Download PDF by Bernard H. Lavenda (auth.): A New Perspective on Thermodynamics

By Bernard H. Lavenda (auth.)

ISBN-10: 1441914293

ISBN-13: 9781441914293

ISBN-10: 1441914307

ISBN-13: 9781441914309

Dr. Bernard H. Lavenda has written a brand new point of view on Thermodynamics to mix an outdated examine thermodynamics with a brand new beginning. The ebook provides a ancient viewpoint, which unravels the present presentation of thermodynamics present in usual texts, and which emphasizes the elemental function that Carnot performed within the improvement of thermodynamics.

A New standpoint on Thermodynamics will:

  • Chronologically resolve the improvement of the rules of thermodynamics and the way they have been conceived via their discoverers
  • Bring the idea of thermodynamics as much as the current time and point out parts of extra improvement with the union of knowledge thought and the speculation of capacity and their inequalities. New parts contain nonextensive thermodynamics, the thermodynamics of coding thought, multifractals, and weird attractors.
  • Reintroduce very important, but approximately forgotten, teachings of N.L. Sardi Carnot
  • Highlight conceptual flaws in well timed themes corresponding to endoreversible engines, finite-time thermodynamics, geometrization of thermodynamics, and nonequilibrium paintings from equilibrium unfastened power differences.

Dr. Bernard H. Lavenda is Professor of actual Chemistry at Universita degli Studi di Camerino, Italy. he's recipient of the 2009 Telesio-Galeli Prize in Physics for his paintings on irreversible thermodynamics.

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Extra info for A New Perspective on Thermodynamics

Sample text

An isothermal expansion. , the transfer of heat that occurs when a hot body is placed in contact with a cold body, at constant volume. ” There is no temperature difference between A and B, at least to first order, which is what Clausius considers. Apparently, Clausius has in mind the isothermal expansion and compression steps in Carnot’s cycle, but nowhere does he introduce the fact that they are occurring at different temperatures. Clausius now uses the interconversion of heat and work. In an isothermal expansion, the heat absorbed is equal to the work produced, dQ D pdV .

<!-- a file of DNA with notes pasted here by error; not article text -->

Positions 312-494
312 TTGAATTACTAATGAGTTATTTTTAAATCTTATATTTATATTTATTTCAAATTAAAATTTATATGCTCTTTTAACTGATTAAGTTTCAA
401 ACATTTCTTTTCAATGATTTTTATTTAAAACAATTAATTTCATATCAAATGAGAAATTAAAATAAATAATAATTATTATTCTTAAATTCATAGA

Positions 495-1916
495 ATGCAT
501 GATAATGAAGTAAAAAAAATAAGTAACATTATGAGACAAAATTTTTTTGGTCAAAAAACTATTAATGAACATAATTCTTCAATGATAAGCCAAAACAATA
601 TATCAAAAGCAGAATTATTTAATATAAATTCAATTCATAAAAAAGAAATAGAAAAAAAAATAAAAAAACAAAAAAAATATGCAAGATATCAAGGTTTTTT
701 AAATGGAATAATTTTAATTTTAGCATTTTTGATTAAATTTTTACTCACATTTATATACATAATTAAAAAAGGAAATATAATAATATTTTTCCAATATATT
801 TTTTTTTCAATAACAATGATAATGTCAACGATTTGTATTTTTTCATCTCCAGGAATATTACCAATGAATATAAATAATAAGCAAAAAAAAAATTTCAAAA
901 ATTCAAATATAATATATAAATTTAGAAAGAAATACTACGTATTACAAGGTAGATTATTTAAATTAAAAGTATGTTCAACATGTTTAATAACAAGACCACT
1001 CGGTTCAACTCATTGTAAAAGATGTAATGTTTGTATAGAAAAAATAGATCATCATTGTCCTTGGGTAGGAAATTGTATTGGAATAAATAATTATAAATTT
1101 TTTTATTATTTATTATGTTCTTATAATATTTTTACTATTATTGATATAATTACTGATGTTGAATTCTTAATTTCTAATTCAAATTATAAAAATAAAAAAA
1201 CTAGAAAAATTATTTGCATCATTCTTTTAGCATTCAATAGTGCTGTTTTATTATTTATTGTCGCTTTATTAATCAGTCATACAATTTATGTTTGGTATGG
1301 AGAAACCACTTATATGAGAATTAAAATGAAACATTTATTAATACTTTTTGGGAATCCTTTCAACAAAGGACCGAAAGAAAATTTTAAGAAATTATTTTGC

Carnot is also aware that his cycle had maximum efficiency. Suppose, says Carnot, that there is a more efficient engine that could render more work, Wmax , than the work W obtained from his engine with the same heat absorption, Q1 , between temperatures t1 and t2 . Wmax W / left over. ” Carnot, thus, establishes the supremacy of his engine, with maximal efficiency, for anything else would lead to perpetual motion. He even alludes to the possibility of other cycles in which during part of the time a working body is absorbing heat from the furnace, its temperature t1w is less than the temperature of the furnace t1 .

All this is in harmony with the corporal nature of heat in the caloric theory. The word “latent” was used in contrast to “sensible” heat because of the lack of increase in temperature when a gas absorbs heat upon expansion. Nowadays, latent heat is used in a much more restricted sense where it refers specifically to the latent heat of “fusion” or of “evaporation” (Cravalho 1981). 1) were a perfect differential, it would require the specific heats at constant pressure and volume to depend upon the temperature [cf.

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